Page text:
Sunday, July 27, 2008

The Shepheard's Hotel

All text in this post copyright John Zada and John Bell 2008
Photo Courtesy of Studio Kerop, Cairo

In order to accommodate the influx of tourists coming to Egypt in the mid-19th century, including those passing through Cairo en route to India, some of the first large-scale hotels were built in the Egyptian capital at that time. In 1841, Samuel Shepheard became the co-manager of The British Hotel in Cairo, one of the first of those lodgings to be built. Four years later Shepheard bought The British Hotel and changed its name to Shepheard's. Located in the heart of the downtown quarter within close proximity to Cairo's best amenities and historical sites, the hotel gained a favourable reputation for good service and access to adventure that spread far and wide.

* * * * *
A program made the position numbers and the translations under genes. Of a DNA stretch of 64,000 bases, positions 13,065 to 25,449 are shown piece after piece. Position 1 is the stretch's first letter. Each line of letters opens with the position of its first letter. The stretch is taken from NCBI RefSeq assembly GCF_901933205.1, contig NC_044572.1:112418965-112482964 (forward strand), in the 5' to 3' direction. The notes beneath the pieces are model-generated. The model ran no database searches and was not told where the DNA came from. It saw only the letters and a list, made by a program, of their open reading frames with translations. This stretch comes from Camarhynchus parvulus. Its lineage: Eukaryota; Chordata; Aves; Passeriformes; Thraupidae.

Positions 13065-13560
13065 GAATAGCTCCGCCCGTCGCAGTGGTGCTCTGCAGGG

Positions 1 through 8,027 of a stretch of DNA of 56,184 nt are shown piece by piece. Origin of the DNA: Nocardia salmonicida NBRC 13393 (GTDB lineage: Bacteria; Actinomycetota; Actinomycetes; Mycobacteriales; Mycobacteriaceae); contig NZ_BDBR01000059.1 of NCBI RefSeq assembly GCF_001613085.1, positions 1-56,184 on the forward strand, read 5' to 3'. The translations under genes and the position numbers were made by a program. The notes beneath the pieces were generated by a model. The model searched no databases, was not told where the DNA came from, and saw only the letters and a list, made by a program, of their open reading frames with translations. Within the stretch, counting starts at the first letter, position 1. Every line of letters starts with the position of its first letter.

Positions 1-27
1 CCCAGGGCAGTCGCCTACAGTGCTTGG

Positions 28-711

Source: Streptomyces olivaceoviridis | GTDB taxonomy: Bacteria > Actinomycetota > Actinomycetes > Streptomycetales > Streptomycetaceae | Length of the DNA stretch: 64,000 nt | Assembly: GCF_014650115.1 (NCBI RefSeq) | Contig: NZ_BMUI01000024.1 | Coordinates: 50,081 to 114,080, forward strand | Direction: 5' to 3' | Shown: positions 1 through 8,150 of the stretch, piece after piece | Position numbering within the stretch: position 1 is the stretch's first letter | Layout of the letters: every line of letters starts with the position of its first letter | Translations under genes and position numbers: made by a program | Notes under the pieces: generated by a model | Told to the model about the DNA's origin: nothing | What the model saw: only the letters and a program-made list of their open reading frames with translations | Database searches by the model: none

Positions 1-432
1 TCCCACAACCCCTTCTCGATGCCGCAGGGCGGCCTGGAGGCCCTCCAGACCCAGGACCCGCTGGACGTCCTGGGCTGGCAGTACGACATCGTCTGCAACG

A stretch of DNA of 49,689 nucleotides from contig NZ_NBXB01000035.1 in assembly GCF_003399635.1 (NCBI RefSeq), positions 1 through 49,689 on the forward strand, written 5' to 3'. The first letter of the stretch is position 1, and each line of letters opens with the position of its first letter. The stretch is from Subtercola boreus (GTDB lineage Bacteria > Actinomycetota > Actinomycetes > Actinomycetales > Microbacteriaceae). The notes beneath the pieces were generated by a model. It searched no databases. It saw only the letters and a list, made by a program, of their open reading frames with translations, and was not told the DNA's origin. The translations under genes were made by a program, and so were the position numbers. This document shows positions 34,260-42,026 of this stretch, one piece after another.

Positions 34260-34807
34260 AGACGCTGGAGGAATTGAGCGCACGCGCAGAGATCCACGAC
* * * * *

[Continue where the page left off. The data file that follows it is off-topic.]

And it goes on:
Referred to as “the caravanserai through which the world flows”, the Shepheard's became, at least for a time, one of the most luxurious and opulent hotels in the world. As the years passed however, and as the hotel moved into different buildings to accommodate the growing tourist flood, the Shepheard's would become an overcrowded terminus for colonialists, some of whom traveled to Egypt merely to imbibe the hotel's legendary atmosphere. In addition to being an expatriate hub and meeting place for the well-heeled, the hotel also served as the base for the King Tut excavations in Luxor, and for the British Army during World War One.

The Shepheard's longstanding associations with Britain's imperialist-colonialist agenda led to its eventual downfall. The hotel was burnt down by an angry mob during city-wide nationalist riots in January 1952. It's modern namesake, an imitation fa├žade that stands today on Corniche al-Nil, miles from the original Ezbekiya location, was built soon after the fire, but retains little to nothing of the old hotel, save the name.

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